An interesting trend has emerged in the 14 years that IDC Financial Insights has been tracking the performance of the top technology organizations that support the financial services industry worldwide. The Goliaths of the technology industry, those firms whose total revenues represent their breadth of solutions and services across many vertical industries, are losing ground to those relatively smaller IT firms that focus on financial services as their main markets. The shift has been dramatic, especially over the last 5 years, and it portends a future where industry focus may be they key to financial success.
2017 marks the 14th year that IDC Financial Insights has conducted its FinTech Rankings research, a quantitative "state of the industry" measurement for financial services-based revenues earned by the top 125 technology firms globally. The financial services industry is comprised of banking, insurance, and capital markets firms that buy hardware, software, and services from 3rd party IT providers. The ranked list of vendors can be found here: 2017 IDC FinTech Rankings
Two categories of IT companies are ranked:
- FinTech Rankings: Top 100 – These are IT vendors that derive more than one-third of their revenue from financial institutions. This category is comprised of firms that primarily supply software and services to the industry.
- FinTech Rankings: Enterprise 25 – These are technology companies serving multiple industries, and whose financial services revenues are substantial but less than one-third of their revenues from financial institutions. In addition to software and services, many of these organizations also supply hardware to the industry.
On average, firms in the Top 100 group earned 52% of their total revenues from the financial services industry. (Half of those vendors earned 90% or more of their revenues from financial services) The organizations in the Enterprise 25, on the other hand, earned only 12% of their revenues, on average, from financial services.
In 2012, revenues from financial services institutions earned by the Enterprise 25 group was $117B, almost twice as large as those earned by the IT companies on the Top 100 list, $63B. The 2017 IDC FinTech Rankings research shows that the gap between revenues for the two tracked groups of companies has narrowed significantly. The combined financial services revenues for the Enterprise 25 firms dropped to $93B, while the same revenues for the Top 100 rose to $84B. It is easy to argue that 2017 revenues will demonstrate that the gap will have been reduced to zero, if not that the Top 100 revenues will slightly exceed those of the Enterprise 25.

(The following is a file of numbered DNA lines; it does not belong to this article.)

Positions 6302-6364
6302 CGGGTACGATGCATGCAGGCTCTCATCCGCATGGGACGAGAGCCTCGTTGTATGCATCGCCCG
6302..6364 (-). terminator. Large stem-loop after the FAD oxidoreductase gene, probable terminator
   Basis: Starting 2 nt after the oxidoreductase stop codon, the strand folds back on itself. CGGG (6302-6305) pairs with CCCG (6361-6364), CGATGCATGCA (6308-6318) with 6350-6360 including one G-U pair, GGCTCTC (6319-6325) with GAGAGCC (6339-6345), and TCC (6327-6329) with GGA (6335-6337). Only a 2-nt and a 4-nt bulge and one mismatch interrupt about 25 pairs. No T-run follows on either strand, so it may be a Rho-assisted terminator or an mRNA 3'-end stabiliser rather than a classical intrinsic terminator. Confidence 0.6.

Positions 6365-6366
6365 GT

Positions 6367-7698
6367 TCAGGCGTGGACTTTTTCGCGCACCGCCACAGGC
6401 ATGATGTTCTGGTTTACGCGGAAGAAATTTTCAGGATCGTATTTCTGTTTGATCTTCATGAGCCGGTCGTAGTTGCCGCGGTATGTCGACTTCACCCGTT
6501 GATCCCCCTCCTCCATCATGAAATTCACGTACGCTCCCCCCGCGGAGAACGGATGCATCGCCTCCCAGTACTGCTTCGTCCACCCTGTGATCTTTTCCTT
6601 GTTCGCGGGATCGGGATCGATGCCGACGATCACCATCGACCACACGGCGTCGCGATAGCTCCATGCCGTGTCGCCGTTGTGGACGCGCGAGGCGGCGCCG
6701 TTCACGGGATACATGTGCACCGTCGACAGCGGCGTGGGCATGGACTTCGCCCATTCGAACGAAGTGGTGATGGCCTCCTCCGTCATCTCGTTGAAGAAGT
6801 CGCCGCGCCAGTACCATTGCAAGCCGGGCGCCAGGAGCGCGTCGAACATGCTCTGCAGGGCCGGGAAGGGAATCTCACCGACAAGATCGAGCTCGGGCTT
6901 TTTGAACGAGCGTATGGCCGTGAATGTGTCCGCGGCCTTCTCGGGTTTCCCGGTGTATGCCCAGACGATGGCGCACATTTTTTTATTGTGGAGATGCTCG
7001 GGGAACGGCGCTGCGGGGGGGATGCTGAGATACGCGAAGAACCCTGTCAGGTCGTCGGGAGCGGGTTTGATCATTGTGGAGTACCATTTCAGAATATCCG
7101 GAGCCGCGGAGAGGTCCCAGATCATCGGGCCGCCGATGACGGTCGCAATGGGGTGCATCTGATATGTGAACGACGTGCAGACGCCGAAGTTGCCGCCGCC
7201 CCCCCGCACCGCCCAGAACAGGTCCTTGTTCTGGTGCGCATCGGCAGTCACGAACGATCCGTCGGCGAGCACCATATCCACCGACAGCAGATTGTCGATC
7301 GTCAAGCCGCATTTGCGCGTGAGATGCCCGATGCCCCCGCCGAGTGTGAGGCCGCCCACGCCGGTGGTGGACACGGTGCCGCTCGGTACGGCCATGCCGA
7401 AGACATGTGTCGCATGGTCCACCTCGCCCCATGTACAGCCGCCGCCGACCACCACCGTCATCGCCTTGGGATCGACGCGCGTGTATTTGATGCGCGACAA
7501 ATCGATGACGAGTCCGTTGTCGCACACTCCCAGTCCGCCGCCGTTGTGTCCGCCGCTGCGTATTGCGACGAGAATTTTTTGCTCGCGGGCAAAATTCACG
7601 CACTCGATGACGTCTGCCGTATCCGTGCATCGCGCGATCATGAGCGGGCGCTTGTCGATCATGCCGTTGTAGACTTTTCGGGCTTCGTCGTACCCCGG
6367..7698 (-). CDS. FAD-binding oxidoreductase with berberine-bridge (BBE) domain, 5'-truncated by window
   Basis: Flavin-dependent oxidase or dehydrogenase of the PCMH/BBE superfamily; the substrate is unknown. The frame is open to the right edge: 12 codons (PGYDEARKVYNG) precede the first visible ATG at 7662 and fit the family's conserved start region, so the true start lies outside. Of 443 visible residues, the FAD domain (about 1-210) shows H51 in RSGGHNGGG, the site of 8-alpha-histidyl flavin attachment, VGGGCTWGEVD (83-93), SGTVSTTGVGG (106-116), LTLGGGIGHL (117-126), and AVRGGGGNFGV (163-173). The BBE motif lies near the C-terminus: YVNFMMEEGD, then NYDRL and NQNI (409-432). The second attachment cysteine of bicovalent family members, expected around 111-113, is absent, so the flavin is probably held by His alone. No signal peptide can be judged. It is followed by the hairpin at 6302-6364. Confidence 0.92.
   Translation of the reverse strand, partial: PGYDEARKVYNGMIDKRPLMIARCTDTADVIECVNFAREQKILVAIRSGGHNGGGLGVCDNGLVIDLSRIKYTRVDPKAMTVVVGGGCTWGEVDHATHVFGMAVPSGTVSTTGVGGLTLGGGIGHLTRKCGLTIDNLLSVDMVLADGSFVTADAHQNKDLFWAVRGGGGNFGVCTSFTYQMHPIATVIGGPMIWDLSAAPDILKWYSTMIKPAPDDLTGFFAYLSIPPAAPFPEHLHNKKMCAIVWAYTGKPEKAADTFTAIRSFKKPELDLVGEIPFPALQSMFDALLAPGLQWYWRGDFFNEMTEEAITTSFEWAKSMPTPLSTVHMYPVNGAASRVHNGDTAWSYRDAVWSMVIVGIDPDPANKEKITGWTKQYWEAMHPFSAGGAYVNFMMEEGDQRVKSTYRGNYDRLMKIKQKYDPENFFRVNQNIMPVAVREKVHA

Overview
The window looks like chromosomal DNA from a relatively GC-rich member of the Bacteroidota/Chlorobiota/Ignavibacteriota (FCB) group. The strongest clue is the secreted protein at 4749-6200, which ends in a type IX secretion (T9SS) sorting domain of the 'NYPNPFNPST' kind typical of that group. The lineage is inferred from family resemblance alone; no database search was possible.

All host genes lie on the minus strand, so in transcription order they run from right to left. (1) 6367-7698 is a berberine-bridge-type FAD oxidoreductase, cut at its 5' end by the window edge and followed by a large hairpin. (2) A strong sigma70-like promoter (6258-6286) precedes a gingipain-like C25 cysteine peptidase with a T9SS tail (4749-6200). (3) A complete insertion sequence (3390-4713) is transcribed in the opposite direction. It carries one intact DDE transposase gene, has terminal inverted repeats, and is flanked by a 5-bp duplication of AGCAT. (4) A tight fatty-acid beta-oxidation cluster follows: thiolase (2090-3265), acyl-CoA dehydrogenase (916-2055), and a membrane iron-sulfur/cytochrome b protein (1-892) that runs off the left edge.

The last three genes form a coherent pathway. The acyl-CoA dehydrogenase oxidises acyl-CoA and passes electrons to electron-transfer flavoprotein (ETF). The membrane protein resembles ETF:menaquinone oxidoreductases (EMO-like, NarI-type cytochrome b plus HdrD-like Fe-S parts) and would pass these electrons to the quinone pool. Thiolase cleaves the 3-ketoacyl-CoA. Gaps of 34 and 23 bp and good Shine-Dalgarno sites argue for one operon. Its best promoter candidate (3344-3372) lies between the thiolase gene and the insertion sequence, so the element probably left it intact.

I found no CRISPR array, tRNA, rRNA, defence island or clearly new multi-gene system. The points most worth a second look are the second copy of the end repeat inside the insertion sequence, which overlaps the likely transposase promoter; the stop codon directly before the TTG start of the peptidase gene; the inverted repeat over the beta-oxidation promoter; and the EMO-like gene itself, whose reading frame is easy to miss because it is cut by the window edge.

Revenue growth for the Enterprise 25 group, as a whole, has been negative (-6%) over the last 5 years. During that same time, revenue growth for the Top 100 companies has grown 7%. Digging deeper, we find that it's only 9 companies in the Enterprise 25 group that have had flat to negative growth in financial services revenues. But those 9 firms represent 60% of the total financial services revenues for that group. These Goliaths of the industry are weighing down the Enterprise 25.
If the Enterprise 25 firms are the Goliaths, then the Top 100 firms are clearly the Davids. Their revenue growth represents not only an increased share of spend by financial services firms, but arguably also represents a shift of market share away from the larger IT vendors. One significant difference between the 2 groups, besides the focus on financial services, is the dependence on hardware sales by many of the Enterprise 25 firms, and the focus on software and services from the Top 100. But this difference is not enough to explain the rapid decline in revenues for the Enterprise 25 group. Another factor could be the stronger software focus from the Top 100 organizations compared to those on the Enterprise 25 list.
The annual IDC FinTech Rankings program serves the needs of financial institutions worldwide by supplying current and historical trends in performance by the partner companies that support technology transformation. The rankings data indicates longevity, strength, and commitment to the industry, as well as tracking newcomers and consolidations in the top IT firms globally. More analysis is being done to uncover the factors leading to the shift in revenues we've been tracking over the last 5 years and longer, but the reality is that there seems to be a correlation between a focus on financial services by the Top 100 vendors, and their associated revenue growth rates that currently outpace spending by financial institutions globally.